Heard on CultureShift

Marvin Gaye, 50 Years Later: Why We’re Still Asking “What’s Going On?”

post thumbnail image

Image credit: Ryan Patrick Hooper

Longtime Detroit Free Press music writer Brian McCollum joins CultureShift to breakdown a major Motown anniversary — the recording of Marvin Gaye’s “What’s Going On?” In the summer of 1970.

Tweet This

The rich layers of Marvin Gaye’s unmistakeable vocals.

The lush strings of the Detroit Symphony Orchestra. 

An important message that seems more relevant than ever today.


Listen: The full story behind Marvin Gaye’s “What’s Going On?”


Recorded 50 years ago this summer, Gaye began recording his vocals for what many critics would say is his greatest artistic achievement in July 1970 — the single “What’s Going On?” That would later spur an album of the same name released the following year.

It’s a major Motown anniversary that longtime music reporter Brian McCollum dove into recently for the Detroit Free Press.

Detroit artist Sheefy McFly pays homage to Marvin Gaye's "What's Going On?" album cover with a mural on the city's westside.Artwork by Sheefy McFly / photo by Ryan Patrick Hooper
Artwork by Sheefy McFly / photo by Ryan Patrick Hooper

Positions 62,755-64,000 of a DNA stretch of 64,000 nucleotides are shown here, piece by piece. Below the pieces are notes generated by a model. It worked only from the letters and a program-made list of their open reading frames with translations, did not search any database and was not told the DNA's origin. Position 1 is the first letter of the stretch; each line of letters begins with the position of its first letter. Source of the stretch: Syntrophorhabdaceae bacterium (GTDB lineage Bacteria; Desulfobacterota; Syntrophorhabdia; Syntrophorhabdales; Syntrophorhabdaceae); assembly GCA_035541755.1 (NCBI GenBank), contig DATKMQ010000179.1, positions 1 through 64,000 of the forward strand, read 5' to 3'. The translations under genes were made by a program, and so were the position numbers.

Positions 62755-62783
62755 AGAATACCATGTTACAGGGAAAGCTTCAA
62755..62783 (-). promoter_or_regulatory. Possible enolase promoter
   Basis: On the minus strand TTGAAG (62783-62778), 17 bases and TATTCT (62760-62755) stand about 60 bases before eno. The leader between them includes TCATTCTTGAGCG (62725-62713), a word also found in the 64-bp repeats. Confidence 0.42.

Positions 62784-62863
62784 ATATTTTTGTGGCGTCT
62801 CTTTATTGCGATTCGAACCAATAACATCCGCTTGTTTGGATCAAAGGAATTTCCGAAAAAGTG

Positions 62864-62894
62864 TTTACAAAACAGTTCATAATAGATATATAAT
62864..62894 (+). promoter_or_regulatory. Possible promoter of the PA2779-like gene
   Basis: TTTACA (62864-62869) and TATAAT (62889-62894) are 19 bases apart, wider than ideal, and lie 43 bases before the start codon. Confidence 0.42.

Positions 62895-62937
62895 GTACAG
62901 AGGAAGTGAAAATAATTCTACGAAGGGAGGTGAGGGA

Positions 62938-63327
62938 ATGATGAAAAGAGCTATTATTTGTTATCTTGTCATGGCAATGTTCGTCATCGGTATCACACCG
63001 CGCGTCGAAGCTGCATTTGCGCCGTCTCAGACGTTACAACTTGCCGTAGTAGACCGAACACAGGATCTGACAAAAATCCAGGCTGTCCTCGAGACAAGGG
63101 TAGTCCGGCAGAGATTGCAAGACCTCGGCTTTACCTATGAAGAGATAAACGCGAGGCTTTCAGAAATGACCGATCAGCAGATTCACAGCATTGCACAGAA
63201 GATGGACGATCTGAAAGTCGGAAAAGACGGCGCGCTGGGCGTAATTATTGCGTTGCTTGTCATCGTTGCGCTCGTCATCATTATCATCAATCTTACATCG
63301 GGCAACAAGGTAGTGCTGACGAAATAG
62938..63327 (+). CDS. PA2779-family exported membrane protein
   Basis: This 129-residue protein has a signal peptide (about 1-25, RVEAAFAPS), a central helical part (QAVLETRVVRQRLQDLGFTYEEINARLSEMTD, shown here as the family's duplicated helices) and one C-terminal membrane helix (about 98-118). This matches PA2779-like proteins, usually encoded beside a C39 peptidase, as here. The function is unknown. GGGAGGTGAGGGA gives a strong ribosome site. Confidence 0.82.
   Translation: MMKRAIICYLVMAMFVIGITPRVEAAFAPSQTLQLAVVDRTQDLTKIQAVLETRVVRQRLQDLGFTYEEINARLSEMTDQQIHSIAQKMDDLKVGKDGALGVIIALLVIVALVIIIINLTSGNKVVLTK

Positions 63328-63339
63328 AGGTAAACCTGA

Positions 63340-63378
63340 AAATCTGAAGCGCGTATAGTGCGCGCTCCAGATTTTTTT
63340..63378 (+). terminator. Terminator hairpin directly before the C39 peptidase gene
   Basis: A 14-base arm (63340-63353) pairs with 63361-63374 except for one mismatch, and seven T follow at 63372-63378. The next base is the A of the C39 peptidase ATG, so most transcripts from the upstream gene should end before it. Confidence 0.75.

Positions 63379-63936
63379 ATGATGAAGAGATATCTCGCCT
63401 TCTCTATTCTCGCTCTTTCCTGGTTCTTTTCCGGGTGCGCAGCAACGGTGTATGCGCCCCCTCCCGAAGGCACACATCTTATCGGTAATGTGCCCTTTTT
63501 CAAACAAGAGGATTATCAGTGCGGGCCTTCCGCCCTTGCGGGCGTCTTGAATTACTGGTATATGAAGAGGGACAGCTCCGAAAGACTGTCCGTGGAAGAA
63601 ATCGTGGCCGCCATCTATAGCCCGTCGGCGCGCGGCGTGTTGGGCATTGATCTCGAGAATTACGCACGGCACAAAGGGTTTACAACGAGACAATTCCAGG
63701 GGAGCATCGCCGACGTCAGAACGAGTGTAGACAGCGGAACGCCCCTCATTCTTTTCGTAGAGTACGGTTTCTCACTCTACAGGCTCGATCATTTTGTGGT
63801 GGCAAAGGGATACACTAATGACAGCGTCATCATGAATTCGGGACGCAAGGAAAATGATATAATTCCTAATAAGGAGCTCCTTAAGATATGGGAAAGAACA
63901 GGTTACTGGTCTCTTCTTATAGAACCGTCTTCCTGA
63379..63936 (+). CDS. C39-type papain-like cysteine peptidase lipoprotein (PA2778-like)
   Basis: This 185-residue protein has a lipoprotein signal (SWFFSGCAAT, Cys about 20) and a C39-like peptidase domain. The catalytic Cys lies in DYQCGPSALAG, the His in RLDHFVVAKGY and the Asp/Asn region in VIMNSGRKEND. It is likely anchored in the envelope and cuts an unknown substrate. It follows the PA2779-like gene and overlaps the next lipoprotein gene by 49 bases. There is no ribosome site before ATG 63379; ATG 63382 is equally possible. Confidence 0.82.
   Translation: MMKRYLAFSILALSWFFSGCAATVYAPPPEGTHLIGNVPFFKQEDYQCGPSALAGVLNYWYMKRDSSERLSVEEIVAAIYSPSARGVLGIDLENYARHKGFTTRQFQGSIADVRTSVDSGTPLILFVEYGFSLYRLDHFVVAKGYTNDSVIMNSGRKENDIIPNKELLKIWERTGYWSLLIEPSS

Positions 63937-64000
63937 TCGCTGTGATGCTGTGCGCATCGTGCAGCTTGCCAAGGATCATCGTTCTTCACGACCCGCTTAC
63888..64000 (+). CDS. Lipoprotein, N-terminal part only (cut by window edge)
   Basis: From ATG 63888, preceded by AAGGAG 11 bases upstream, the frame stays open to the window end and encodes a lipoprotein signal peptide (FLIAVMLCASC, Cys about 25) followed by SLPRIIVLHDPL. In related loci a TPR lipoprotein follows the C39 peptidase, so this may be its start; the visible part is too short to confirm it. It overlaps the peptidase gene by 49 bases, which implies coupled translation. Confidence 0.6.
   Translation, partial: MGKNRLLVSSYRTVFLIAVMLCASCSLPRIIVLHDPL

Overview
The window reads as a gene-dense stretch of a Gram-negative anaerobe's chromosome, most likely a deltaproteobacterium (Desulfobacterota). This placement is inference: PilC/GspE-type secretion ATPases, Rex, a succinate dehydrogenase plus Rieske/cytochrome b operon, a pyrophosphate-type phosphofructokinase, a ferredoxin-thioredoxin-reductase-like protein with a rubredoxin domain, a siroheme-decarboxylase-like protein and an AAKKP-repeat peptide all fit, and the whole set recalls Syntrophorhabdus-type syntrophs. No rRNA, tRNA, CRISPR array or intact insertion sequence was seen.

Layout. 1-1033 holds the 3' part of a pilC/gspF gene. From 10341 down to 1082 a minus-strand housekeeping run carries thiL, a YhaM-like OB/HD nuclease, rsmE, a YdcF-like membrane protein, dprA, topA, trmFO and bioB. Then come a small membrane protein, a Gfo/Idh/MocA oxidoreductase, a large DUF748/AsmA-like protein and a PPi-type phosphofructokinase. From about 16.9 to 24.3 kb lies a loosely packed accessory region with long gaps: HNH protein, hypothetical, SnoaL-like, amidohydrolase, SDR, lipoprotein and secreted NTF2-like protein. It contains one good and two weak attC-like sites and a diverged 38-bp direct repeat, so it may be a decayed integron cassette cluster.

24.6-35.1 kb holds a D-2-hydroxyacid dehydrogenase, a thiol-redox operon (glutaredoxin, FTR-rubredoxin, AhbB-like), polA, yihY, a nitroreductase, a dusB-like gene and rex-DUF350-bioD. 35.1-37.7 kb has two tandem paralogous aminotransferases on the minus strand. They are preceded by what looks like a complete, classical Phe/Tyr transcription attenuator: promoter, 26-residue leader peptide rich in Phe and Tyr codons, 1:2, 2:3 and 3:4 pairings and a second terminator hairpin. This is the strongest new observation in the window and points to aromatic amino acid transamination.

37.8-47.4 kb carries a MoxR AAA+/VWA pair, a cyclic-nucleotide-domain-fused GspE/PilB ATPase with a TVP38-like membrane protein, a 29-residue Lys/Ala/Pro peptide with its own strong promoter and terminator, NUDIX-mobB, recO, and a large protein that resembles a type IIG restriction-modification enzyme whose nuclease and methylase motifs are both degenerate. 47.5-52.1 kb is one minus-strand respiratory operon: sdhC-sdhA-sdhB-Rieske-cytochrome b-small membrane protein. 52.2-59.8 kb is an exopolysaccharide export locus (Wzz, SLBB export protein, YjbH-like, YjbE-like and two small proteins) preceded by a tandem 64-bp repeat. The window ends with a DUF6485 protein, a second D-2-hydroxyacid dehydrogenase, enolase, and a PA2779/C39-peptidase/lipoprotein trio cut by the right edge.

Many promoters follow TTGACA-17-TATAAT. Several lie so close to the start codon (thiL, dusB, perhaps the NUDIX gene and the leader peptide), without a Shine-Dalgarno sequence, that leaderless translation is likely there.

Detroit artist Sheefy McFly pays homage to Marvin Gaye’s “What’s Going On?” album cover with a mural on the city’s westside.

He was, in a sense, saying ‘Black Lives Matter’ before it was actually in our lexicon,” says McCollum.

McCollum says that at the time of the single’s recording, Berry Gordy’s Motown record label still viewed Gaye as a crooner with sex appeal for female fans, an identity that Gaye wrestled with throughout his career.

But with Gaye’s brother returning from Vietnam with horror stories of war and the fight for civil rights marching on, he wanted to venture into new musical and lyrical territory. Despite Gordy’s reservations, Gaye was determined to expand his artistry and use his voice as a wake up call. 

Motown didn’t want to put it out. Berry Gordy in particular really thought it was the wrong move for Marvin,” says McCollum.

Trusted, accurate, up-to-date

WDET is here to keep you informed on essential information, news and resources related to COVID-19.

This is a stressful, insecure time for many. So it’s more important than ever for you, our listeners and readers, who are able to donate to keep supporting WDET’s mission. Please make a gift today.


Donate today »

Ryan Patrick Hooper, Host, CultureShift

Ryan Patrick Hooper is the award-winning host and producer of CultureShift on 101.9 WDET-FM Detroit’s NPR station. As a longtime arts and culture reporter and photographer, Hooper has covered stories for NPR, Detroit Free Press, Hour Detroit, SPIN and Paste magazine.

hooper@wdet.org Follow @HooperRadio

LaToya Cross, Producer, CultureShift

LaToya Cross is a Producer and writer on CultureShift with a passion for highlighting creatives using their platform to shape, shift and analyze society through an artistic lens.

Latoya.cross@wdet.org Follow @ToizStory

Stay connected to Detroit